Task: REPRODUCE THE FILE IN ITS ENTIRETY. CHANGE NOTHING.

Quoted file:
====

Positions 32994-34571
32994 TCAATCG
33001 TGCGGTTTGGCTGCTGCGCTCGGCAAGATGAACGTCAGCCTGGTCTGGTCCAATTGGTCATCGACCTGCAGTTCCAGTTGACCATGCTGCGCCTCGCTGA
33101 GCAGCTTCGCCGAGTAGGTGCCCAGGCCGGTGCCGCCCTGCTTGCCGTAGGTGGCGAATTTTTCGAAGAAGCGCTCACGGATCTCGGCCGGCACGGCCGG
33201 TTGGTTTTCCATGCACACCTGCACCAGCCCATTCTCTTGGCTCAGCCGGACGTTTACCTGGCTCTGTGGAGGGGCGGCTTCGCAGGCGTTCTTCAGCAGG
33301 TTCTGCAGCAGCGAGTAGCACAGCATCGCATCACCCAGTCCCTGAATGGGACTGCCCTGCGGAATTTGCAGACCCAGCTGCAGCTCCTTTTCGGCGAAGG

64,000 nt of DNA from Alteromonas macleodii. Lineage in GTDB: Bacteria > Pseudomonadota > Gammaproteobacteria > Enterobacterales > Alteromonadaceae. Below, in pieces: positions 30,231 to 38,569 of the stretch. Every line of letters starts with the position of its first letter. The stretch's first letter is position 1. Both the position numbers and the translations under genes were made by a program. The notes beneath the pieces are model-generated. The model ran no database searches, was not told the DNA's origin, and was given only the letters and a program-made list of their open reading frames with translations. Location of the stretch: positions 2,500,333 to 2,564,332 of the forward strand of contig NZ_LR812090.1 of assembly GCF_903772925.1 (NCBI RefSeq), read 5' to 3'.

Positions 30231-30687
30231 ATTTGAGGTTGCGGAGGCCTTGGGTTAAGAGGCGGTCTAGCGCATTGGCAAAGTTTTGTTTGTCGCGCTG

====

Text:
Positions 32994-34571
32994 TCAATCG
33001 TGCGGTTTGGCTGCTGCGCTCGGCAAGATGAACGTCAGCCTGGTCTGGTCCAATTGGTCATCGACCTGCAGTTCCAGTTGACCATGCTGCGCCTCGCTGA
33101 GCAGCTTCGCCGAGTAGGTGCCCAGGCCGGTGCCGCCCTGCTTGCCGTAGGTGGCGAATTTTTCGAAGAAGCGCTCACGGATCTCGGCCGGCACGGCCGG
33201 TTGGTTTTCCATGCACACCTGCACCAGCCCATTCTCTTGGCTCAGCCGGACGTTTACCTGGCTCTGTGGAGGGGCGGCTTCGCAGGCGTTCTTCAGCAGG
33301 TTCTGCAGCAGCGAGTAGCACAGCATCGCATCACCCAGTCCCTGAATGGGACTGCCCTGCGGAATTTGCAGACCCAGCTGCAGCTCCTTTTCGGCGAAGG

64,000 nt of DNA from Alteromonas macleodii. Lineage in GTDB: Bacteria > Pseudomonadota > Gammaproteobacteria > Enterobacterales > Alteromonadaceae. Below, in pieces: positions 30,231 to 38,569 of the stretch. Every line of letters starts with the position of its first letter. The stretch's first letter is position 1. Both the position numbers and the translations under genes were made by a program. The notes beneath the pieces are model-generated. The model ran no database searches, was not told the DNA's origin, and was given only the letters and a program-made list of their open reading frames with translations. Location of the stretch: positions 2,500,333 to 2,564,332 of the forward strand of contig NZ_LR812090.1 of assembly GCF_903772925.1 (NCBI RefSeq), read 5' to 3'.

Positions 30231-30687
30231 ATTTGAGGTTGCGGAGGCCTTGGGTTAAGAGGCGGTCTAGCGCATTGGCAAAGTTTTGTTTGTCGCGCTG